Why do you label your style “figurative-symbolic”?
In my painting everything seems to emerge from the world of dreams. The viewer has no reference points, definitions or real landscapes to grasp on to. The dialogue I establish with each work is unique and personal and the only metre you can use to judge the work is the emotion and the way in which it manifests itself.
My painting is “symbolic” in as much as it is unreal and intimate. I treat the shapes and forms in my works as if they were abstract; there’s a kind of obsessive repetition. Also, the figures and their gestures are symbolic but the symbolism isn’t prescribed; it comes from the unconscious. The figures in my works are closed shapes, round, and take on essential forms.
The works are all untitled because I don’t want the world of words and definitions to disturb the painting and the viewer’s experience, which should be pure, direct and not require words.
What inspires you?
Anywhere my eyes rest can be inspiration! Throughout my life I have developed an addiction to beauty—the movement of hands, almonds, flour, meringues, Sicilian baroque, Byzantine mosaics, the islands of the Mediterranean, shells, statues from ancient Greece, volcanoes, town squares, peonies, the great Italian film directors from the post-war period, Mascagni’s music, Picasso, Balthus, Hockney, Giotto, my studio…
The list could go on forever. Everything that moves me and my emotions deeply is inspiring.
What does being creative mean to you?
Creativity is freedom and courage to understand that if we are present in the moment we can change our lives.
The creative finds a different way to interpret our times. Inventing new ways and new worlds in order to find another ‘vision’, where anything is possible and limitations are pushed aside. Reality is not passively received, it is recreated sublimely; it is reinvented.
What kind of rituals and routines to do you have when it comes to your work?
I drink a coffee, walk my dogs, open my eyes in front of a white wall, close them, reopen them and then I pick up painting wherever it was I left off the evening before.
What is your favourite piece you have created?
The work I’m most fond of is the white bathers that went to the 54th Venice Biennale in 2011. I made it in my old studio in London back in 2010.
What creative medium would you like to use, but haven’t yet?
I would like to make a new series of works using ceramics. I think that white ceramics could be a perfect material for my subjects…
Why do you paint your women suspended in air?
I don’t usually explain my paintings, but the suspended women are somewhere in a psychological/metaphysical timeless space. Maybe because the things deepest inside of me are suspended.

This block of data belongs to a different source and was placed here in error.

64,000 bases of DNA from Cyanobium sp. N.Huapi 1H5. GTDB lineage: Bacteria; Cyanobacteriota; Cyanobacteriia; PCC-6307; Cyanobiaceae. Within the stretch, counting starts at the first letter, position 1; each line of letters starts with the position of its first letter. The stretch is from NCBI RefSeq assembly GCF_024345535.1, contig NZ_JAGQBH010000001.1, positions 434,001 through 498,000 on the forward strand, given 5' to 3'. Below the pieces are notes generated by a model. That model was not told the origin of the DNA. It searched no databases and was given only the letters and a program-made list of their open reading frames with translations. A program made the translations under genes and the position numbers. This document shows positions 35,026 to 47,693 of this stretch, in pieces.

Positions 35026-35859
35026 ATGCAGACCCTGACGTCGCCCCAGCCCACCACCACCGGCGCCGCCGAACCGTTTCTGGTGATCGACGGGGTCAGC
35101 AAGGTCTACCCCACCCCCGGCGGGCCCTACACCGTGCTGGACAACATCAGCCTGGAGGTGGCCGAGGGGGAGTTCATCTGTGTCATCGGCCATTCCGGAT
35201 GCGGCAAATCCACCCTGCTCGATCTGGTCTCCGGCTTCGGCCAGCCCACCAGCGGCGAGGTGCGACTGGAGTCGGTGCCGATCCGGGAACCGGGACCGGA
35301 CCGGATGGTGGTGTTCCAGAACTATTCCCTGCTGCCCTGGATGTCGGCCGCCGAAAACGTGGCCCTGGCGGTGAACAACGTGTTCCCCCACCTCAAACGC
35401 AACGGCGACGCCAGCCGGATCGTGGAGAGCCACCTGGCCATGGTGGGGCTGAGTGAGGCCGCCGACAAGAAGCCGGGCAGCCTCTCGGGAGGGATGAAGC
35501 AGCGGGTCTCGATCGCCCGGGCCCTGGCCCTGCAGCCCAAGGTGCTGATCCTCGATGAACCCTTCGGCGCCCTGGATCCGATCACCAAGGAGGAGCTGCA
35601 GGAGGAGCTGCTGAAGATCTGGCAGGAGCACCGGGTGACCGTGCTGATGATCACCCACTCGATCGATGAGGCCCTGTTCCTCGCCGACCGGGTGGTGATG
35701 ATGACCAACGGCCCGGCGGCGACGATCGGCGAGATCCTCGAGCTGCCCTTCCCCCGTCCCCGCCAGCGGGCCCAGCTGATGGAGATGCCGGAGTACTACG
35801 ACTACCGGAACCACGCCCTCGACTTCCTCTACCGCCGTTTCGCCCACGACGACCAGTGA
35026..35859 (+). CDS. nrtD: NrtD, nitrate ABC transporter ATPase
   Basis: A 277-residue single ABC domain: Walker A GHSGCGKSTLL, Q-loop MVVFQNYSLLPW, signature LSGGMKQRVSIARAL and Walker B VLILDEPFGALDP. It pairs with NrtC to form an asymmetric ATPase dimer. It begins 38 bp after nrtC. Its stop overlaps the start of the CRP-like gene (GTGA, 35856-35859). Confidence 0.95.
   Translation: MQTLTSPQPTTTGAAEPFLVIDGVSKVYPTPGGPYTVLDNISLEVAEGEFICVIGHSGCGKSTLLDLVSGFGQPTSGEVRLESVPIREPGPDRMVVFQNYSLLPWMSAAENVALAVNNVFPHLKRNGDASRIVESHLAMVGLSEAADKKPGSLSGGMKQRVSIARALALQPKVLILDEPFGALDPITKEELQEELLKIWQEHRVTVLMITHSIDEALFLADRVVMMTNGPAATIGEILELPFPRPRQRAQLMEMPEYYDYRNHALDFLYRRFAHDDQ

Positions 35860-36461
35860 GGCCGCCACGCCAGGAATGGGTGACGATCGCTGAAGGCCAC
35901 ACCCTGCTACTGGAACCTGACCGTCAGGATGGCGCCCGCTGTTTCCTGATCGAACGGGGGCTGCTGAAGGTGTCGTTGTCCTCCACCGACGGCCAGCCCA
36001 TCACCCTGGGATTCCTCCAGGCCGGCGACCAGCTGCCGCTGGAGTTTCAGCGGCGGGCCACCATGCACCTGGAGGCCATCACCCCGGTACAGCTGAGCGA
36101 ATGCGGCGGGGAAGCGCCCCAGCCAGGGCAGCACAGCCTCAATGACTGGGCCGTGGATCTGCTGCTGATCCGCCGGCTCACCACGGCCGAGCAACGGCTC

These women are looking at each other and supporting each other. Even when they look at each other it is as if they are looking at themselves as they look similar to each other.
Do you think your style has change in the last year or so?
I don’t think my style has changed much over the years. I work with oil so the process is quite slow and is made up of many layers of material, which renders the figures sculptural like fossils or shells. Then there are the works I have done on packaging paper, which are much quicker and more gestural. They are pictorial drawings.
What are your aspirations for the future?
In the future I want my works to travel the world and come into contact with many different types of viewers.
And I’d like to have studios in different locations so that I could make my works in those locations, such as M’hamid, a small town that is one of the gates to the Sahara desert. Or on a volcanic island like Stromboli in Sicily…or Mexico City. Seeing as people often see a connection between my work and Mexico! Or an igloo near the North Pole.
You exhibited in the Venice Biennale Pavilion in 2014, what did you think of it?
The Venice Biennale is a unique and intense experience. Of course I’d like to be invited back with a new project.
Which 20th century painters interest and influence you?
There are so many artists that I love from the 20th century, but above all Pablo Picasso, Toulouse Lautrec, Matisse, Balthus, Marc Chagalle, Francis Bacon, Morandi, David Hockney, Pino Jelo, and then Cy Twombly, Rothko, Mario Schifano, Louise Bourgeois, Pino Pascali, Lucian Freud, Felice Casorati, Alighieri Boetti… just for a start!
Where does your art begin, how personal are your works to you?
My work definitely starts with me; it’s an intimate work about self-observation. My subjects, such as flowers and figures, are a reflection of my way of seeing and translating reality.
Where does your creativity come from?
I grew up in a family where art always filled our home. My father is a classical music composer and since I was small he has always said to me that art passes through through the heart first. The emotion is immediate, then the mind follows more slowly with its reflections.
Would you consider painting men, rather than just women?
If it’s instinctive. I don’t put any brakes on representation in my work. But for now I think I still have a lot to say about the female world and so I’m concentrating on that.